Resources Module 5: Learning From Error

Patient story

In 2001, an apprentice mechanic, Wayne Jowet, 18 years of age, was recovering from Leukaemia. The teenager, from Keyworth, Nottinghamshire, was in remission and was being treated as an outpatient at Nottingham's Queen's Medical Centre in UK in January 2001. A specialist registrar was asked by the senior house doctor (SHO) to supervise the treatment of Mr Jowett. The specialist registrar, who had joined the hospital just two days ago, failed to note what was written on the patient's haematology charts and handed the junior doctor (SHO) two drugs instead of one and also failed to check the route of administration and the syringe, which would have stated that the second drug was Vincristine and would have told him that the drug should have been injected into a vein. So, both drugs were administered into the spine by the SHO after approval from the specialist registrar. The patient died four weeks after the error at the Queen's Medical Centre in Nottingham in February 2001. The specialist registrar was charged with “manslaughter” by the public prosecutor and was sentenced for eighteen months in prison while the SHO was disciplined. (Dyer, 2003) (Britten, 2001)

Learning from error

Runciman defined “Error” as “When someone is trying to do the right thing, but actually does the wrong thing”. Reason, defined it as “planned sequences of mental or physical activities that fail to achieve their intended outcomes, when these failures cannot be attributed to the intervention of some chance agency”. A “Violation” is defined as, “ A deliberate deviation from an accepted protocol or standard of care”

The patterns of errors that occur in healthcare settings are no different from the situations that exist in other industries. What is different about health care is that there remains an element of a culture of infallibility that denies the prevalence of error.

Errors occur because of one of two main types of failures: actions do not go as intended (skill based slips and lapses) and the intended action is the wrong one (mistakes). Situations associated with increased risk of error include: inexperience, time pressures, contingency teams, inadequate checking, poor procedures and inadequate information. Individual factors that predispose health­care providers to errors include: limited memory capacity, fatigue, stress, hunger, illness, communication errors and hazardous attitudes.

There are two ways to learn from error:
1) Incident reporting: Incident reporting and monitoring involve collecting and analysing information about an adverse event that could have harmed or did harm a patient in a clinical setting.Strategies for incident reporting include:
• Anonymous reporting (use of electronic anonymous systems)
• Timely feedback by leadership on actions to prevent same errors
• Public acknowledgment of successes of organization’s reporting in lowering adverse events and errors
• Anonymous reporting of near misses

Read more using WHO handout, Learning from error (WHO, 2012a)

2) Root cause analysis: It is a structured approach to incident analysis. It was first established by the National Center for Patient Safety of the US Department of Veterans Affairs.The RCA model focuses on prevention, not blame or punishment. The focus of this type of analysis is on system­ level vulnerabilities as opposed to individual performance. The model examines multiple factors, such as communication, training, fatigue, scheduling of tasks/activities and personnel, environment, equipment, rules, RCA focuses on the system, not the individual worker, and assumes that the adverse event that harmed a patient was caused by a system failure. A severity assessment code is used to help triage reported incidents to ensure that those indicating the most serious risks are dealt with first.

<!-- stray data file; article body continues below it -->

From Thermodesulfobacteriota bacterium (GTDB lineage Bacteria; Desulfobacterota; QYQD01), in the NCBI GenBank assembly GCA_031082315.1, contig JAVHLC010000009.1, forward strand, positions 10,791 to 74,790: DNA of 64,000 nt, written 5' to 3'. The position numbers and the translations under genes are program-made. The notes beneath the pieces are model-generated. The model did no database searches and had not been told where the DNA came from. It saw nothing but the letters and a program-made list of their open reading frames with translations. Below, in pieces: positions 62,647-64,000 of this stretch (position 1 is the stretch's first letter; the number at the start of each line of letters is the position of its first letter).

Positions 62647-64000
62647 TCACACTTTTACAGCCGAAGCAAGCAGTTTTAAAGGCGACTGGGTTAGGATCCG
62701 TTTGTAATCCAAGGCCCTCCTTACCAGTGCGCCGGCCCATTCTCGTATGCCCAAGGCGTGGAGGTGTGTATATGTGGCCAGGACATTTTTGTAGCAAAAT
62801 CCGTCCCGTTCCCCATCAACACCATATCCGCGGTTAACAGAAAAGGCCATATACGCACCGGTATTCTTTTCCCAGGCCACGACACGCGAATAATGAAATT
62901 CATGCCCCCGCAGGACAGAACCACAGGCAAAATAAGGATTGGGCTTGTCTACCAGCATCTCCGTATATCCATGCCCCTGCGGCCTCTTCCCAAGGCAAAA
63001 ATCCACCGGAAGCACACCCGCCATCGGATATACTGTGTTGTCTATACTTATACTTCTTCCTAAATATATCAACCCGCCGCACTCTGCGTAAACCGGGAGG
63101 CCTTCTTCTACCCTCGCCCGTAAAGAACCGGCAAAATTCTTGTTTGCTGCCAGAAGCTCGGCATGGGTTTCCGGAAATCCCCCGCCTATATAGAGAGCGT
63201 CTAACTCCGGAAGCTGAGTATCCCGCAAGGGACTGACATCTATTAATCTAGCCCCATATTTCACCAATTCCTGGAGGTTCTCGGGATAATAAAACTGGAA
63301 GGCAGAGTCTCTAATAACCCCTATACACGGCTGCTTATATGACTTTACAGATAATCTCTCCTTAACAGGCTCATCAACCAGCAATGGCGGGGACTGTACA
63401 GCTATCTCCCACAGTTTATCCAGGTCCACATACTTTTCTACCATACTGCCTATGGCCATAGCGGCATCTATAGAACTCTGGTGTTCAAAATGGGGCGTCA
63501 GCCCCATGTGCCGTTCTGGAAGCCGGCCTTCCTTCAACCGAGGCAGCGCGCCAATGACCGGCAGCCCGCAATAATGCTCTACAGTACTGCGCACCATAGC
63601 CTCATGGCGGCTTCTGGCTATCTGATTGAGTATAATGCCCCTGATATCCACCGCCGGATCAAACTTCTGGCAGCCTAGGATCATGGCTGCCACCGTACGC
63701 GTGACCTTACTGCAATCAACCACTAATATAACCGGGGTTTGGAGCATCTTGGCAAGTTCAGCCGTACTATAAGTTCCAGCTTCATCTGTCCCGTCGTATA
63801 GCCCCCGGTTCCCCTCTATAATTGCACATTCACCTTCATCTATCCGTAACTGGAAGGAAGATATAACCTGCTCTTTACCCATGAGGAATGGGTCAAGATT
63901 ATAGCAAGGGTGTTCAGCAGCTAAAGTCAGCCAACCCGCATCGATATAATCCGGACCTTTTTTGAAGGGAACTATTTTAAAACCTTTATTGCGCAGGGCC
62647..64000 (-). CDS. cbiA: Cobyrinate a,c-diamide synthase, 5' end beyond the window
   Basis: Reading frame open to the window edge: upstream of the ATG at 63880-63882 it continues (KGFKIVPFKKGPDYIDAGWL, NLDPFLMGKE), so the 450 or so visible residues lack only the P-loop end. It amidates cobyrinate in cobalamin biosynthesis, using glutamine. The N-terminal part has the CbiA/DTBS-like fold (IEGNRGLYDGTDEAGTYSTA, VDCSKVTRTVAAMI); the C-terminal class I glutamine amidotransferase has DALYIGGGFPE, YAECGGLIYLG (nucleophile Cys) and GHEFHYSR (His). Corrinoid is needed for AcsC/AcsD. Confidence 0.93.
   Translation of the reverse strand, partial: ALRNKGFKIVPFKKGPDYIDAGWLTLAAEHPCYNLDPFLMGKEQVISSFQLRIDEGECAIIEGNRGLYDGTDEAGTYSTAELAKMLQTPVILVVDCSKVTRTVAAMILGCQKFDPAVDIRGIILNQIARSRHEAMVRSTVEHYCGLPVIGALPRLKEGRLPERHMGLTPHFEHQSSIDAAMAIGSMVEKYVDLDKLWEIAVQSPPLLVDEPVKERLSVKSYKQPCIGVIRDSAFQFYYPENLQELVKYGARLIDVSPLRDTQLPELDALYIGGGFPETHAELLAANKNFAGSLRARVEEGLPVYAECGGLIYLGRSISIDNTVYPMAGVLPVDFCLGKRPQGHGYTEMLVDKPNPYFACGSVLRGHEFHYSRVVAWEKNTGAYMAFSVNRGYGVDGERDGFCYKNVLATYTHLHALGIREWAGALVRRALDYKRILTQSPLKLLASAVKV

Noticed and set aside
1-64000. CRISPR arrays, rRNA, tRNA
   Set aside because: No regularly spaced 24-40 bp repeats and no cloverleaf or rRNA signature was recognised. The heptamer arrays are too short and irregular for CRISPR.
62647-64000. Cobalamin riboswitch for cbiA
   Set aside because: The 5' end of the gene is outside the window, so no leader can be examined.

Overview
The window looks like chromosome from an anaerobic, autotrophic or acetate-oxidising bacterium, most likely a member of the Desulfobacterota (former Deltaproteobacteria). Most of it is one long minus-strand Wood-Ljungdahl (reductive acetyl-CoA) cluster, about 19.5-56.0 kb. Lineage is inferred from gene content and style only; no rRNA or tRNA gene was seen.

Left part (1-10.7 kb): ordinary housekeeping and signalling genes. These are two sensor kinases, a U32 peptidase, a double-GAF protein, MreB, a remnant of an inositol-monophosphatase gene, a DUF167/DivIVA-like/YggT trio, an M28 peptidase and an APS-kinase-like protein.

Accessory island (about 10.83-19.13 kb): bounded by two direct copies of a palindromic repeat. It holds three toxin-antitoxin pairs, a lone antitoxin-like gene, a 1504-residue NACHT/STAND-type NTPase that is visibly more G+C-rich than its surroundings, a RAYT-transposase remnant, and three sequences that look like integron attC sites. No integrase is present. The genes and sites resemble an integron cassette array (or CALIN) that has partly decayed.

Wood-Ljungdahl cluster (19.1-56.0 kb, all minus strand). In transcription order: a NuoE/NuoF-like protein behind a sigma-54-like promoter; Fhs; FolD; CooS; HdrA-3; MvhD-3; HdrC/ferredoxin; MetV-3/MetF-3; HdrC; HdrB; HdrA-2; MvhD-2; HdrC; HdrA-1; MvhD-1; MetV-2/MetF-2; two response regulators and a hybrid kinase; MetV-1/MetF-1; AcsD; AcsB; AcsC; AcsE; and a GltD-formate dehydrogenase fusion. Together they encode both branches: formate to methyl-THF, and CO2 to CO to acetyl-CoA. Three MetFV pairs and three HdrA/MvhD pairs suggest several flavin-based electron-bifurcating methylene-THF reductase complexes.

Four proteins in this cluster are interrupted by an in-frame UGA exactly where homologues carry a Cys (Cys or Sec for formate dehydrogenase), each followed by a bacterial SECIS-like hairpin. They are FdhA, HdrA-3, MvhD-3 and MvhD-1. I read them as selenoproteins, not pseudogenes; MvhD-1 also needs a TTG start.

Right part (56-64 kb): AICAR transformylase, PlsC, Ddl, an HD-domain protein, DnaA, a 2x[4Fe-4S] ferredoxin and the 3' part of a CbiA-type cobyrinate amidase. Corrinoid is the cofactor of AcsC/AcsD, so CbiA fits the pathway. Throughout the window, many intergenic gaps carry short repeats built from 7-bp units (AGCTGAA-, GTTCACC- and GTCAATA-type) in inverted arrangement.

The defining characteristics of root cause analysis include:
• review by an inter­professional team knowledgeable about the processes involved
• analysis of systems and processes rather than individual performance;
• deep analysis using “what” and “why” probes until all aspects of the process are reviewed and contributing factors are considered;
• identification of potential changes that could be made in systems or processes to improve performance and reduce the likelihood of similar adverse events or close

Read more using WHO handout, Root cause analysis (WHO, 2012b)

Resources for optional reading include:

Chapter 35, Error Reporting and Disclosure from the book “Patient Safety and Quality, An Evidence­ based Handbook for nurses” (Hughes, 2008)

Using aggregate root cause analysis to improve patient safety (Tutorial, 2003)

Improving Root Cause Analysis and Actions to Prevent Harm, National Patient Safety Foundation (NPSF, 2015)


Britten (2001) Doctor warned over drug death. The Telegraph [Online][Accessed on 28 April 2021][Available at []

Dyer (2003) Doctor sentenced for manslaughter of leukaemia patient. BMJ 2003;327:697 [Online][Accessed on 1st October 2023][Available at]

Hughes (2008): Chapter 35, Error reporting and disclosure from Patient Safety and Quality: An Evidence-Based Handbook for Nurses.Agency for Healthcare Research and Quality (US) [Online][Accessed on 1st October 2023][Available at]

Tutorial (2003). Using aggregate root cause analysis to improve patient safety [Online][Accessed on 1st October 2023][]

World Health Organization (WHO) (2021a). Learning from error [Online][Accessed on 1st October 2023][Available at

World Health Organization (WHO) (2021b). Root cause analysis [Online][Accessed on 1st October 2023][Available at

Last modified: Wednesday, November 15, 2023, 7:11 AM